Cognitive training, conflict resolution, and exercise: Effects on young adolescents' well-being

Taylor, M., Gillies, R. and Ashman, A. (2009) Cognitive training, conflict resolution, and exercise: Effects on young adolescents' well-being. Australian Journal of Guidance and Counselling, 19 2: 131-149. doi:10.1375/ajgc.19.2.131

Author Taylor, M.
Gillies, R.
Ashman, A.
Title Cognitive training, conflict resolution, and exercise: Effects on young adolescents' well-being
Journal name Australian Journal of Guidance and Counselling   Check publisher's open access policy
ISSN 1037-2911
Publication date 2009
Year available 2009
Sub-type Article (original research)
DOI 10.1375/ajgc.19.2.131
Volume 19
Issue 2
Start page 131
End page 149
Total pages 19
Editor M. Campbell
Place of publication Brisbane, Qld
Publisher Australian Academic Press
Collection year 2010
Language eng
Subject C1
93 Education and Training
13 Education
1303 Specialist Studies in Education
1702 Cognitive Sciences
Abstract Background: This study builds on previous studies reporting that depressive symptoms among adolescents are reduced and personal satisfactions with one's achievements and competence with peers are enhanced when students are taught strategies for engaging in more optimistic thinking (explanatory style) (Gillham, Reivich, & Freres et al., 2006) and social problem-solving (Ingoldsby, Kohl, McMahon, & Lengua, 2006). Additionally, engaging in regular exercise has also been found to be useful in reducing depressive symptoms in this age group (Bodin & Martinsen, 2004). Aim: The study investigated the effects of three interventions - explanatory style (cognitive training), conflict resolution, and exercise - known to help adolescents develop a strong sense of wellbeing. It involved 31 students aged 11 to 13 years and their parents, and six class teachers from a large, metropolitan, private boys' college in Brisbane, Australia. Methods: Twenty-five boys participated in the three interventions, while six boys acted as a comparison group. A counterbalanced, multiple baseline design was implemented so that students participated in the three interventions in a different order. Results: The results showed that students in the intervention group experienced a reduction of internalising behaviours such as withdrawal and depressive symptoms following all three interventions. Collectively, the interventions were successful in reducing depressive symptoms; individually, they also significantly reduced depressive symptoms. Conclusions: The results showed that explanatory style, conflict resolution, and exercise interventions are effective in reducing depressive symptoms in adolescents.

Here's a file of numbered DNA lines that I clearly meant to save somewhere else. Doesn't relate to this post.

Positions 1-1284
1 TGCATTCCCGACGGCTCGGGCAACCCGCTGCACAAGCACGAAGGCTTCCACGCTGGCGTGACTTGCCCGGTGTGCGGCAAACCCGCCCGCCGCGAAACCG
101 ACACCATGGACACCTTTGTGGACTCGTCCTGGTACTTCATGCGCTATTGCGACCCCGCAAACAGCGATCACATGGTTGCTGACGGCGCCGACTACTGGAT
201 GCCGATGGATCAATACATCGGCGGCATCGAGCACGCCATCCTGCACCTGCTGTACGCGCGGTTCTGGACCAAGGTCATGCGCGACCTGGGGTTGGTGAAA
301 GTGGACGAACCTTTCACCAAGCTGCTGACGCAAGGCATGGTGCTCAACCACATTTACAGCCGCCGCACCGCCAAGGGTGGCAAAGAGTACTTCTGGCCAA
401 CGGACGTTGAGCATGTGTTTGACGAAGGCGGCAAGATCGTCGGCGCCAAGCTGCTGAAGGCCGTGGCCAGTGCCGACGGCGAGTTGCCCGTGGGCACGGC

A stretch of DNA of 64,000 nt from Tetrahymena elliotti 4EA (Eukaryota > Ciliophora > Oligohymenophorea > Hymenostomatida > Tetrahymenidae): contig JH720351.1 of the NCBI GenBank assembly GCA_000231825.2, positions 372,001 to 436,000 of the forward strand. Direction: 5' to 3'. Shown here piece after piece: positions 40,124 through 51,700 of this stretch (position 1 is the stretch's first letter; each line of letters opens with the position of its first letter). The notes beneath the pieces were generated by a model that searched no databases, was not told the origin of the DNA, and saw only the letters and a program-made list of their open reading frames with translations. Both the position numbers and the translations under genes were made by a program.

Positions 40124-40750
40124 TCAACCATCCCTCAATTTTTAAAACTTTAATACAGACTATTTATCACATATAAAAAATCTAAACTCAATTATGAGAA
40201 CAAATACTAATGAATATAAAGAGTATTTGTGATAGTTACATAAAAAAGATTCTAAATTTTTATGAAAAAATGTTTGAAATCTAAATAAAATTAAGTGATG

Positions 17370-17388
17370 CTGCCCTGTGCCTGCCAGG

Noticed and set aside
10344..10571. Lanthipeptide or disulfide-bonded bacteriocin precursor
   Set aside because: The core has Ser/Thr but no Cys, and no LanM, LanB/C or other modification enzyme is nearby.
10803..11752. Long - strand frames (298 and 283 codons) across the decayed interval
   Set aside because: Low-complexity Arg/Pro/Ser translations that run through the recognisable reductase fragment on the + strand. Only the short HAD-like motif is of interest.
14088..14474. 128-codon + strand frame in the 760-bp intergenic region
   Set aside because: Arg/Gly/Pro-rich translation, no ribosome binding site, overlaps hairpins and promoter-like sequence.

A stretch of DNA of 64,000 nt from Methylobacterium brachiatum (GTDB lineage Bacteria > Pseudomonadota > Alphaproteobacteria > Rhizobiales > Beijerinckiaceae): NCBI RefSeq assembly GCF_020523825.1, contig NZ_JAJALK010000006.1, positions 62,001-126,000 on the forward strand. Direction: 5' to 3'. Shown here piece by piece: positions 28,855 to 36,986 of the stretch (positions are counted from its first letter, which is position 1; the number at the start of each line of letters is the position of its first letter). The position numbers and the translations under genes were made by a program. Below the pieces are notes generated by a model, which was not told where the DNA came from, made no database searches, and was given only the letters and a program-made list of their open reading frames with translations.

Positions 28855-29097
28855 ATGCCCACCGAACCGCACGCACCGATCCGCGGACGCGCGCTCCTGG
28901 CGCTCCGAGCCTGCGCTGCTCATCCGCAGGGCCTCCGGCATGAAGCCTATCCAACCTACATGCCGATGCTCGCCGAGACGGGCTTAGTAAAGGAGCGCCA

Keyword Optimistic thinking
Resilience training
Negetive Life Events
School Students
Depressive Symptoms
Self -efficacy
Q-Index Code C1
Q-Index Status Confirmed Code
Institutional Status UQ

Document type: Journal Article
Sub-type: Article (original research)
Collections: 2010 Higher Education Research Data Collection
School of Education Publications
Version Filter Type
Citation counts: TR Web of Science Citation Count  Cited 2 times in Thomson Reuters Web of Science Article | Citations
Scopus Citation Count Cited 2 times in Scopus Article | Citations
Google Scholar Search Google Scholar
Created: Mon, 23 Nov 2009, 16:35:55 EST by Rebecca Donohoe on behalf of Faculty of Social & Behavioural Sciences